God’s economy of grace, December, 2011
When young people step off the bus, plane or van inNew Orleansnext summer, I want them to step into a community of the beloved that operates according to God’s economy of grace. I want them, and me, to experience a community wherein the rules of merit are broken, a moment in time when God is completely in charge for a while.
In our culture we base almost everything on “achievement, performance, accomplishment, payment, exchange value, or worthiness of some sort.” * In God’s economy of grace we are released from the “internalized merit-badge system” that holds many of us hostage. Within that system, and “without grace, almost everything human declines and devolves into smallness, hurt, and blame.” Many of us try so hard to earn the merit badge ― consciously or unconsciously ― that we sacrifice the freedom and peace we are promised in Christ.
I want young people, and the adults who accompany them, as well as myself, to be disoriented when they are inNew Orleans, disoriented by grace that “humiliates our attempts at private virtue” in an effort to gain the merit badge. I want us all to experience the peace Paul references in our theme passage (Ephesians 2:4-20), peace that knows no division between people, nations or faiths. In Christ, where all are one, (v. 14) we give up what Richard Rohr calls our “ego consciousness” and replace it with a “soul awareness.” Fr. Rohr says it is going from being “driven” (to perform, achieve, accomplish, please, earn, etc.) to being “drawn” into God’s heart.
I would like to suggest that it is at the intersection of action and prayer (contemplation, reflection) where we are drawn into God’s heart and where transformation happens. That is why the Gathering program activity days, Thursday, Friday, and Saturday, are wrapped with worship at the beginning of the day, and prayer/reflection at the end of the day. In worship we enter into the paschal mystery (the death and resurrection of Christ) as we join with the saints of every age, the body of Christ, around the Lord’s Table. We become the body of Christ after we eat the body of Christ and are sent out into the world to be Christ for others. But “Jesus did not call us to the poor and to the pain just to be helpful to them, although that is wonderful, too. Jesus called us there for fundamental solidarity with the real and from that, to the transformation of ourselves.” Each night, as groups gather for the Final 15, they will be reflecting on where God has met them in the day, and asking God to use those moments to draw them closer to God’s heart.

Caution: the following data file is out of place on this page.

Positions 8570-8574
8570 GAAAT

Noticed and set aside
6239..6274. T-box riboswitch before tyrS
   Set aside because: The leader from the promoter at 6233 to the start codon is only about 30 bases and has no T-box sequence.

I cannot predict when the Spirit will move in the hearts of young people at the Gathering, but I know chances are good that during times of prayer and reflection (i.e., contemplation) on the action of the day young people may glimpse the grace-shaped, life-altering path of Christian discipleship. Their witness upon returning to their congregations may not be one of celebratory victory for mission accomplished, but rather they may reflect a powerlessness that is evidence of God’s economy of grace.
* All of the quotes in this blog come from “A Lever and a Place to Stand: The Contemplative Stance, The Active Prayer” by Richard Rohr, a Franciscan priest who founded the Center for Action and Contemplation in Albuquerque, New Mexico www.cacradicalgrace.org